There are a few notable areas of weakness for Trump. For example, he gets substantially less support from college graduates, women, and voters in more urbanized areas when compared with voters who did not graduate from college, men, and rural voters. Trump also performs better among voters who identify as more conservative rather than moderates or independents. These trends are not going to be problematic for Trump in a Republican Primary because the Republican party’s base voters are increasingly from rural areas, lack college degrees, and are self-identified conservatives. 

Florida Governor Ron DeSantis has been the closest competitor to Trump in most polls, but his support has been declining in recent surveys. His support skews towards college-educated voters, women, and voters in more urbanized areas. DeSantis likely got support from these voters due to his prominence in conservative media as a Trump alternative. These voters may now be looking for an alternative to DeSantis due to his abrasive personality and his political fights with entities like Disney. Many of these voters are not seeking someone with a personality and temperament that is similar to Trump’s. I would not be surprised if his support continues to decline among these voters if he launches a campaign and does not make substantial changes to appeal to these voters.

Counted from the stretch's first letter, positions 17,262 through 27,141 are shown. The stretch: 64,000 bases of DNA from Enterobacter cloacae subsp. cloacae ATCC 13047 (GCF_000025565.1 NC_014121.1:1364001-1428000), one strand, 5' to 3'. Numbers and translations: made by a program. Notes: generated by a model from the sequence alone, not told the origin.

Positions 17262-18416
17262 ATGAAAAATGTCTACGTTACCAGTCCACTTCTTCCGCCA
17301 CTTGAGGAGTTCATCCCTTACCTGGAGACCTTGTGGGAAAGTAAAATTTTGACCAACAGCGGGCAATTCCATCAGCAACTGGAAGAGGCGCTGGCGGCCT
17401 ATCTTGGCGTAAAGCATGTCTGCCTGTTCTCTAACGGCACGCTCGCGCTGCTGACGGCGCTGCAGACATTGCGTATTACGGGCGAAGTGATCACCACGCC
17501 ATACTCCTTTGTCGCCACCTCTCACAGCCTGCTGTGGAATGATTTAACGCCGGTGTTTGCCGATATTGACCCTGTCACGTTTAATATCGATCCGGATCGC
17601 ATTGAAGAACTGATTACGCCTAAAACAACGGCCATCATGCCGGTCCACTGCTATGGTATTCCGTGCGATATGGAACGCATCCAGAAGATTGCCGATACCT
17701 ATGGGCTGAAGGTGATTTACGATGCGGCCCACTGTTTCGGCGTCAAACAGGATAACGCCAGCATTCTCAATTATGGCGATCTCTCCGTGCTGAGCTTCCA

If someone is going to beat Trump in the primary, they are going to have to figure out how to chip away at the solid support he has right now. The recent indictment in New York State does not appear to have damaged Trump’s standing within the Republican party, at least according to Reuters’ polling data from last month. Trump’s support seems to be durable, as his support is coming from the same demographics who supported his two previous campaigns. The other candidates for the Republican nomination need to adjust their campaign and communication strategy to adapt to this reality since hoping that Trump will be forced out of the race is an exercise in wishful thinking